Spencer Made Sure Before Deciding

When he looks back on it now, Evan Spencer realizes that there was no place he would rather be than Ohio State. Just to be sure, however, the four-star wide receiver looked around and did his research before issuing a verbal commitment to the Buckeyes.

Evan Spencer always knew he was an Ohio State fan at heart, but that did not stop him from looking around before issuing a verbal commitment.

The four-star wide receiver prospect is a member of OSU's class of 2011, giving his pledge in early June, and the son of former running back and assistant coach Tim Spencer. Before he decided to become a Buckeye, however, the younger Spencer considered becoming a Hawkeye as well as a number of different schools.

His final decision came down to OSU and Iowa, and he selected the Buckeyes after taking two visits to Iowa City and one to Columbus. He checked out spring games at both schools and also went to a junior day hosted by the Hawkeyes.

"I know that other teams probably looked at it and said, ‘Well yeah, we're not going to get him' but through the whole recruiting process I was completely open-minded," he said. "Once I went back to Ohio State and went to a camp and saw the campus and everything I just realized that I grew up there and there's no place I'd rather be or where I'd fit in like I do there."

That bloodline had a lot to do with the younger Spencer eventually opting to join the Buckeyes. It might have also hampered the efforts of other schools in their recruitment efforts.

In March, Vernon Hills, Ill., head coach Tony Monken said he felt Spencer's alma mater might be scaring off some teams from issuing a scholarship offer to the wide receiver

He held a number of offers, including some from the likes of Notre Dame, Iowa, Oregon and Wisconsin, but it was a figure that could have been higher.

In the wideout's mind, a number of schools prematurely crossed themselves off his list.

"Oh there's no doubt in my mind that (my dad's background) did (scare some schools off), but what I've always said throughout the process was if somebody wants to think that, that ‘we're not going to offer him just because he's a lock,' I probably wouldn't like that place and want to go there anyway," he said. "If that's the way they think, that's not my place to be."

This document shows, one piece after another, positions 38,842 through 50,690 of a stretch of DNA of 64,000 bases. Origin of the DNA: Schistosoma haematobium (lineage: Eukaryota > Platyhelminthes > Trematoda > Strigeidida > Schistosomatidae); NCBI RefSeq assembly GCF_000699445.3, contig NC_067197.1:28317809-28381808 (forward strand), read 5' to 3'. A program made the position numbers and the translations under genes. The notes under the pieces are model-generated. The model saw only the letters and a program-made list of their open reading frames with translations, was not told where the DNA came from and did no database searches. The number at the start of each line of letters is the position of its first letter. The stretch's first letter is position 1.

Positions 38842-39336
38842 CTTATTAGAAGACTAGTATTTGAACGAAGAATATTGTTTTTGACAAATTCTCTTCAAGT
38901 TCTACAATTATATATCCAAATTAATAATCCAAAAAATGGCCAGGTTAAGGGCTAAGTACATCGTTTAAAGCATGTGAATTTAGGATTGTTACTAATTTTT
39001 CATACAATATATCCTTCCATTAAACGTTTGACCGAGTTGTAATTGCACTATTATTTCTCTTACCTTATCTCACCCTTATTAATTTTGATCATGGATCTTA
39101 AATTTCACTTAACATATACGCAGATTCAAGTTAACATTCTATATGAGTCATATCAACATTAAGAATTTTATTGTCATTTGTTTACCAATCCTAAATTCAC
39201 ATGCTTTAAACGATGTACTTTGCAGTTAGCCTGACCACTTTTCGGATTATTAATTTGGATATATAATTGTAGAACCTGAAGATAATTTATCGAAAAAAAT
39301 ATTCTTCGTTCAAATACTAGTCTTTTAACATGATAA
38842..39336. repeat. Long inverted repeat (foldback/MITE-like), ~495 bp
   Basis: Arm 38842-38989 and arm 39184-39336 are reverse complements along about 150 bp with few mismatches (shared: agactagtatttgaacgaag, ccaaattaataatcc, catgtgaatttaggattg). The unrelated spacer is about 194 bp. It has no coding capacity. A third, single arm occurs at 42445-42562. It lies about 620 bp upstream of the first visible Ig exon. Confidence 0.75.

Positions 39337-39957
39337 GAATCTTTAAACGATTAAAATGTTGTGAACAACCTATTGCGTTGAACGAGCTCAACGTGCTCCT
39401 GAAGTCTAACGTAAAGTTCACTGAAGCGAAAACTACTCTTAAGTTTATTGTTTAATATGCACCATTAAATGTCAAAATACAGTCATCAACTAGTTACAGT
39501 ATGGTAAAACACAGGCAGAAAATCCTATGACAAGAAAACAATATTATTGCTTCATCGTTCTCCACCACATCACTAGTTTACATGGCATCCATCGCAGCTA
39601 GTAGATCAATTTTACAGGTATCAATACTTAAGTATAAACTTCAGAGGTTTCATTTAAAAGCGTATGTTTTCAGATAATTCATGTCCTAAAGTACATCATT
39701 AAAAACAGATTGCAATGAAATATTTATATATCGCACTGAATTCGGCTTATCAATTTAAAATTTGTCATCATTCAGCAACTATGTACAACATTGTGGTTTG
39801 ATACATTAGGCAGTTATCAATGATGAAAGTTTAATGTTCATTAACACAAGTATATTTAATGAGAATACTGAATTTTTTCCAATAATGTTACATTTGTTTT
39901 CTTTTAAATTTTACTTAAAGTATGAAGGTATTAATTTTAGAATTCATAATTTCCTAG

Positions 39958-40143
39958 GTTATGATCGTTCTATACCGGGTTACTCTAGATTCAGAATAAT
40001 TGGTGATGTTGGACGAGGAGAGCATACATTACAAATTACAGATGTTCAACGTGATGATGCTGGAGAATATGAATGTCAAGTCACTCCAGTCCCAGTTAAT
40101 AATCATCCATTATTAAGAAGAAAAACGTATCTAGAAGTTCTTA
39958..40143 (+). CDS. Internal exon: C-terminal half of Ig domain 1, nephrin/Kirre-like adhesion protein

Spencer was not the only senior wide receiver for Vernon Hills with a tie to the NFL. Although his father is in his seventh season as an assistant coach for the Chicago Bears, also lining up out wide was four-star wide receiver prospect DaVaris Daniels, a Notre Dame verbal commitment.

His dad is Phillip Daniels, a defensive end for the NFL's Washington Redskins. Monken said it is Daniels who asked more often about his famous dad.

"Other than us and you guys in Columbus, there's not too many people who know who Tim is other than the Bears running backs coach," the coach said. "The dads know. We know. It doesn't have quite the effect of if he was an active player right now. Certainly the coaches in the league know the bloodline."

Of the two, Spencer comes in ranked No. 20 nationally by Scout.com with Daniels five spots behind.

"Him and DaVaris both came into our program with such great instincts," Monken said. "They (did) things as sophomores and juniors that I've had seniors that have never figured out."

Spencer said he had hoped to graduate early and get a head start on his OSU career but that his mom nixed the idea. He will arrive on campus in June and start the process of living up to his last name.

It will not be an easy task, but the future Buckeye said he is looking forward to the challenge.

"I know Ohio State fans might expect a lot so I'm going to try my hardest to live up to and surpass my dad's name, but I know how much of a challenge it is," he said. "I'm sure it's going to be everyone talking about, ‘Oh, he's not this, he's not that,' but I don't really care."

As Spencer pointed out, when he plays the video game NCAA Football and has to play against the Buckeyes, he refuses.

"When I look at it now, I think it would've been damn near impossible for me not to play at Ohio State," he said. "It would have been very hard to get over it as I look at it now. I'm extremely ecstatic about the choice that I made and I can't wait to get there and show you guys what I can do."

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